Duty and compassion in the war on drugs
Law enforcement was my career, and my mother unit was the anti-narcotics section. After my retirement, I kept tabs of the current crime situation and the criminal justice system in the country. It is of common knowledge that among the more serious concerns today are the so-called extrajudicial killings related to the government’s war on drugs. This has grown to such proportions as to merit international attention.
Going back in time when we were engaged in the campaign against illegal drugs, I recall that it was truly a difficult one, calling for much patience and skill. Calculated care had to be undertaken since the targets were not entirely evil, for hapless victims were likely to suffer as collateral damage. Many of the addicts were innocent idle boys belonging to impoverished families, or children of broken homes. They were the perfect and easy prey for the clever and callous drug distributors. Once hooked on drugs, they themselves were compelled to “push” to sustain their addiction.
These are the so-called street-side pushers. They don’t usually fight back. This was why the National Bureau of Investigation maintained a rehabilitation center in cool Tagaytay City, where addicts and addict-pushers were given a second chance to reform. Though not 100-percent effective, it had somehow given a good number of them a new lease on life.
To annihilate the street-side pushers not only would spoil the project, it would actually also cut off the line that should lead to the bigger, and eventually the biggest, source of drugs.
Our team operated not only in the NCR; we also traveled nationwide where we had regional offices. We raided marijuana plantations in the provinces as far as Zambales and the Cordilleras. It was in Cavite where we paid dearly for the loss of two of our agents.
Heroin was the bigger problem in those days. It marked my baptism in the war against drugs as a new agent. The daughter of a high-ranking government official got addicted. After a conference with the NBI director, the well-off father provided her daughter with a new car, complete with a driver. And I was that driver!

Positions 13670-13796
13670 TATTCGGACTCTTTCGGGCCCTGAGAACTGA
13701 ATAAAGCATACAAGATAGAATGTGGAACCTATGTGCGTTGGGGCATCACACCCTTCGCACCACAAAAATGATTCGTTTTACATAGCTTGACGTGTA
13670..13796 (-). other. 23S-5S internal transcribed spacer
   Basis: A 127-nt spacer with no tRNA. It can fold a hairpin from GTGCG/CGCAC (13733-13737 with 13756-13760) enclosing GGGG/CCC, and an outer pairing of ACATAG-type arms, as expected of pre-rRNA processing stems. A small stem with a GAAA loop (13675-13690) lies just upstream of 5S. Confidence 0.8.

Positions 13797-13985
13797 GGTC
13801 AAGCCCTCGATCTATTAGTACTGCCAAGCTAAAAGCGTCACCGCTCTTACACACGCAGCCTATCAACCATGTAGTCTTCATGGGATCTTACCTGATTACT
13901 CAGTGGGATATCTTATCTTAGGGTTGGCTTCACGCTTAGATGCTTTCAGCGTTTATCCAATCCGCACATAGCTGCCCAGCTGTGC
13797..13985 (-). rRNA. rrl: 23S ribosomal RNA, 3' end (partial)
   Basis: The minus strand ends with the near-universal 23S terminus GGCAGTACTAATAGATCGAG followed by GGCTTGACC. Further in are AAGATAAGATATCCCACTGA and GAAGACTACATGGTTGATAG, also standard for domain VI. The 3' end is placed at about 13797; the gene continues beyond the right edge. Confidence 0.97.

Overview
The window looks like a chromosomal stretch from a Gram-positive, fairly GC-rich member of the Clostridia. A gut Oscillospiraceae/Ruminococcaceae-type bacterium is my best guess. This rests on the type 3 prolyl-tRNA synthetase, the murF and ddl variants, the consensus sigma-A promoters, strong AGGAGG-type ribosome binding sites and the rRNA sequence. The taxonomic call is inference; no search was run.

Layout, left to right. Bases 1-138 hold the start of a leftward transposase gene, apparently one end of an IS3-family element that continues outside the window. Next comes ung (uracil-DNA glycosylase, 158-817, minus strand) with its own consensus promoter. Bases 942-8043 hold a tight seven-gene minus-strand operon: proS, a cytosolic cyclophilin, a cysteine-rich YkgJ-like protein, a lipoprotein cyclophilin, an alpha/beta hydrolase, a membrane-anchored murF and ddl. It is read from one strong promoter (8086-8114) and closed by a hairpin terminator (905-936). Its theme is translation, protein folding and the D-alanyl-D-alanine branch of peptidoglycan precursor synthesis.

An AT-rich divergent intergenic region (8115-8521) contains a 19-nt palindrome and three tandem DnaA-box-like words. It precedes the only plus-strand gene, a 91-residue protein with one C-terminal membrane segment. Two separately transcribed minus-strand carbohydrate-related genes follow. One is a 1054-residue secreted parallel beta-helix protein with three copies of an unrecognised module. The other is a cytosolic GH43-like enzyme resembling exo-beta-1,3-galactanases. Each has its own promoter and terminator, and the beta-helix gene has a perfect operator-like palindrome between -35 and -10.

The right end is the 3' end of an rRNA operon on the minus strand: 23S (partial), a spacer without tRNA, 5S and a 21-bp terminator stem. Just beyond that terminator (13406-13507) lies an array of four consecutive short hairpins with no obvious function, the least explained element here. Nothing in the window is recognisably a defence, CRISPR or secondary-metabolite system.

In authentic driver’s attire, I drove her, together with her gangmates. One dark, rainy night, as they shivered cold, unable to get their heroin supply for the day, I was asked where to buy drugs. I assured them I could bring them to the place. So I drove them to the Mercury Drug store in front of the Quiapo Catholic Church. Arriving there, my “boss” slapped the back of my head hard, angrily shouting, “You, stupid driver.” Not long thereafter, we busted one main source of heroin in an “eskinita” somewhere in Paco, Manila.
During the investigation, she, my “boss,” stared at me fiercely like she wanted to melt me down. She was admitted into a private hospital, was rehabilitated, and later became a radio announcer.
Shortly before martial law was declared, we busted the heroin syndicate in the Cagayan Valley region, which was based in Santiago, Isabela. We worked on this project for three weeks in coordination with our agents based in Ilagan, Isabela.
Then in 1973, upon the request of the head of intelligence unit of the American Naval Base in Subic, Zambales, we ran an operation to determine and get the source of the mushrooming of heroin in the American bases in Subic and in Clark Air Force Base in Pampanga.
It took us two months of painstaking work before we finally identified, and later apprehended, the culprits, who were two brothers, sons of a government prosecutor. The quantity of the heroin seized from them matched the grade of the heroin confiscated from the laboratory of Lim Seng, the chemist who had been earlier publicly executed by the Marcos regime.
Through the years and in missions such as these, I can say with certainty and in utmost humility THAT WE DID NOT KILL A SINGLE STREET-SIDE PUSHER.
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Gerry T. Maglaya is a graduate of journalism from the University of Santo Tomas. He received his Bachelor of Laws degree from the University of the East and is a member of the Philippine Bar. For the last 30 years, he held various positions in the national government, at the National Housing Authority, National Bureau of Investigation, Land Transportation Office, and the Ninoy Aquino International Airport. Upon retirement from government service, he served as the president of Wesleyan University of the Philippines. He is currently retired from work, happily married to his wife of 60 years, and blessed with 5 children and 13 grandchildren.
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